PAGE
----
This playground honors Timothy L. Woodruff (1858-1913), a prominent businessman, and influential political leader who served as the Lieutenant Governor of New York for three successive terms from 1896 to 1902. Woodruff lived for many years at 25 Eighth Avenue in Brooklyn.
Born in New Haven, Connecticut on August 4, 1858, Timothy Lester Woodruff graduated from Yale University in 1879 and became a successful businessman. In 1881, Woodruff moved to Kings County. Rising through the ranks of the local Republican club, Woodruff eventually became the head of the entire Republican organization in Brooklyn. Elected Lieutenant Governor of New York, in November of 1896, Woodruff served alongside 1898 Governor Theodore Roosevelt (1858-1919), who went on to become U.S. President in 1901.
As Lieutenant Governor, Woodruff took a leadership role in the Association for the Protection of the Adirondacks (founded in 1901) to help implement Article XIV, Sec 1 of the New York State Constitution, protecting New York’s prized natural land. Commonly known as the “forever wild clause,” the law sought to protect the forest from the devastation of clear cutting and large scale damming projects. The group included wealthy men like J.P. Morgan (1837-1913), who owned many of the private estates or game parks in the Adirondacks which they sought to protect.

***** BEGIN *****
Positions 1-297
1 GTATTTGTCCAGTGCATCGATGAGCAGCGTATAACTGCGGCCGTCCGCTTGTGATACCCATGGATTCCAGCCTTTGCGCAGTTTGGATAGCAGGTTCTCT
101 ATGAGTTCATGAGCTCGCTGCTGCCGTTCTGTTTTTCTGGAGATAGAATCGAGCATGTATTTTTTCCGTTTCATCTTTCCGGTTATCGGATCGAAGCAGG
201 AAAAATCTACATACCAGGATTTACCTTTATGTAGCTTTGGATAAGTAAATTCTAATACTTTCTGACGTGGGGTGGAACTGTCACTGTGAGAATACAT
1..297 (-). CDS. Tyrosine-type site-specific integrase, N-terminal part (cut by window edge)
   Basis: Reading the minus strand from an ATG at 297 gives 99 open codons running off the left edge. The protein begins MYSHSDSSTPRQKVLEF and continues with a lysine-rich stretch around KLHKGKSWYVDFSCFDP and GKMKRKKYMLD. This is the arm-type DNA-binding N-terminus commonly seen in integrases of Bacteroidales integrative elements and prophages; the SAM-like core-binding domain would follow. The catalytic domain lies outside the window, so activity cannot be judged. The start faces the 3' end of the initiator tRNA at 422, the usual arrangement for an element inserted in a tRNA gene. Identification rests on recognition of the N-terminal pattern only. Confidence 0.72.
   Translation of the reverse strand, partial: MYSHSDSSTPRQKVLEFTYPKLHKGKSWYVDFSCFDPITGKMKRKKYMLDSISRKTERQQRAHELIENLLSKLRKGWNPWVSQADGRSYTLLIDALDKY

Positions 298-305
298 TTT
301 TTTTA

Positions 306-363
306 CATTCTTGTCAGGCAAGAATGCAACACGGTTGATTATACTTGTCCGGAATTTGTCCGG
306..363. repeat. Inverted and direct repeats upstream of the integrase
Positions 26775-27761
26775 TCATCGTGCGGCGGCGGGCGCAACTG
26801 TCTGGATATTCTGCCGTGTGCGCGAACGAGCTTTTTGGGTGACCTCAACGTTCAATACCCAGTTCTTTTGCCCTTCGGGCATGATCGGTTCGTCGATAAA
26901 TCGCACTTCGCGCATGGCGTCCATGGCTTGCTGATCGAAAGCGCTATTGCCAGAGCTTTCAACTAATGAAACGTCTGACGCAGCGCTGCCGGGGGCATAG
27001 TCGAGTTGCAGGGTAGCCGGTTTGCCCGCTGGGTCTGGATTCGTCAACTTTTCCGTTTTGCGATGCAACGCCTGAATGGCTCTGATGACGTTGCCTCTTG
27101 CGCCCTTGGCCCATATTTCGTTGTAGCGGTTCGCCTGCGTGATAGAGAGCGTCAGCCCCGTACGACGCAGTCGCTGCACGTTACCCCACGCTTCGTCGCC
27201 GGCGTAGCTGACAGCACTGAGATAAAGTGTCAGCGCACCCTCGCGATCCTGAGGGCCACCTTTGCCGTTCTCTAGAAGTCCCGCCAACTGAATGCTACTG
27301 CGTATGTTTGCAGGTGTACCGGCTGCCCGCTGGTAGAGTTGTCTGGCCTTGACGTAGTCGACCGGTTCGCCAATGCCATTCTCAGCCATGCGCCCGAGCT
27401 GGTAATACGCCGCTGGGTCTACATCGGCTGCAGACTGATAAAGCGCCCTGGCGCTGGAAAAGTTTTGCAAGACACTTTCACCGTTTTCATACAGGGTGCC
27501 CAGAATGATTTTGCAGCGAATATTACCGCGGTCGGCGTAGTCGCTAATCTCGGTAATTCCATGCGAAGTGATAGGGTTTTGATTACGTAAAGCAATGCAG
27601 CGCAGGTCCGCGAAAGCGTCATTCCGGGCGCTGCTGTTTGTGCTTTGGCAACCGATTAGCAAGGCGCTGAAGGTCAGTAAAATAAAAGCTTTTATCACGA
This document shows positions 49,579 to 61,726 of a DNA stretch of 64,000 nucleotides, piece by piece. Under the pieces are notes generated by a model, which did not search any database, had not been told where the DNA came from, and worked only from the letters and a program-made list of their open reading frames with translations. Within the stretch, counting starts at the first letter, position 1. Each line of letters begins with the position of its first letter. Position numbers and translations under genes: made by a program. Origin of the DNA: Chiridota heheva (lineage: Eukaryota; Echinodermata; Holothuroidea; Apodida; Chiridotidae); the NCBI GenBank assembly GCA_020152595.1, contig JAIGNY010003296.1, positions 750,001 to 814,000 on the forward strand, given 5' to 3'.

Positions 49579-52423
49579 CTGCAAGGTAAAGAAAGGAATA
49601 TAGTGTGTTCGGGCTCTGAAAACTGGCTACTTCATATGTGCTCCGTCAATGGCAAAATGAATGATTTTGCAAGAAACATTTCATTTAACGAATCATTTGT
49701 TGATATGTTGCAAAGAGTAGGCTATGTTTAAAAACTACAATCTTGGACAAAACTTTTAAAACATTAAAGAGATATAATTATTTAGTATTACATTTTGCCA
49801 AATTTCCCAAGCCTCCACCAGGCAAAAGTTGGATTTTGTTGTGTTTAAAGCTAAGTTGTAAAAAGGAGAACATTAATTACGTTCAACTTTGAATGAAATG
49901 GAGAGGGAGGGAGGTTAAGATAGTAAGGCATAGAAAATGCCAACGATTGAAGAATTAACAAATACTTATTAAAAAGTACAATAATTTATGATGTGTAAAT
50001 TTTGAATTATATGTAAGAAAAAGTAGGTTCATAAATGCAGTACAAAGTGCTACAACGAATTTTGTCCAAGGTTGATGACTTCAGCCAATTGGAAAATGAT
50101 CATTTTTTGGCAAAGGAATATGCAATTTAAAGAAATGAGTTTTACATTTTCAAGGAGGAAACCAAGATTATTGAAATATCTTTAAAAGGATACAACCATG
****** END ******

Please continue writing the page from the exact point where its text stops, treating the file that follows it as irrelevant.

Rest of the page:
After three terms as Lieutenant Governor, Woodruff became Chairman of the Republican State Committee (1906-1910), serving as a delegate from New York to two successive Republican National Conventions (1904, 1908). Timothy L. Woodruff died on October 12, 1913. Of Woodruff, in his 1913 autobiography, Theodore Roosevelt said, “He was my staunch friend throughout the term of our joint service.”
This playground, located on Stanley Avenue between Autumn Avenue and Hemlock Street, is jointly operated by the Parks Department and the Board of Education. Opened in 1963, it was known as P.S. 224 Playground before the name was changed in 1985. Recent renovations include 1998 improvements to the chain link fence, the guide rails, and the steel fences for a cost of $19,904. In 1999, Mayor Giuliani provided $314,139 for renovation of the play equipment, safety surfacing, and additional site work.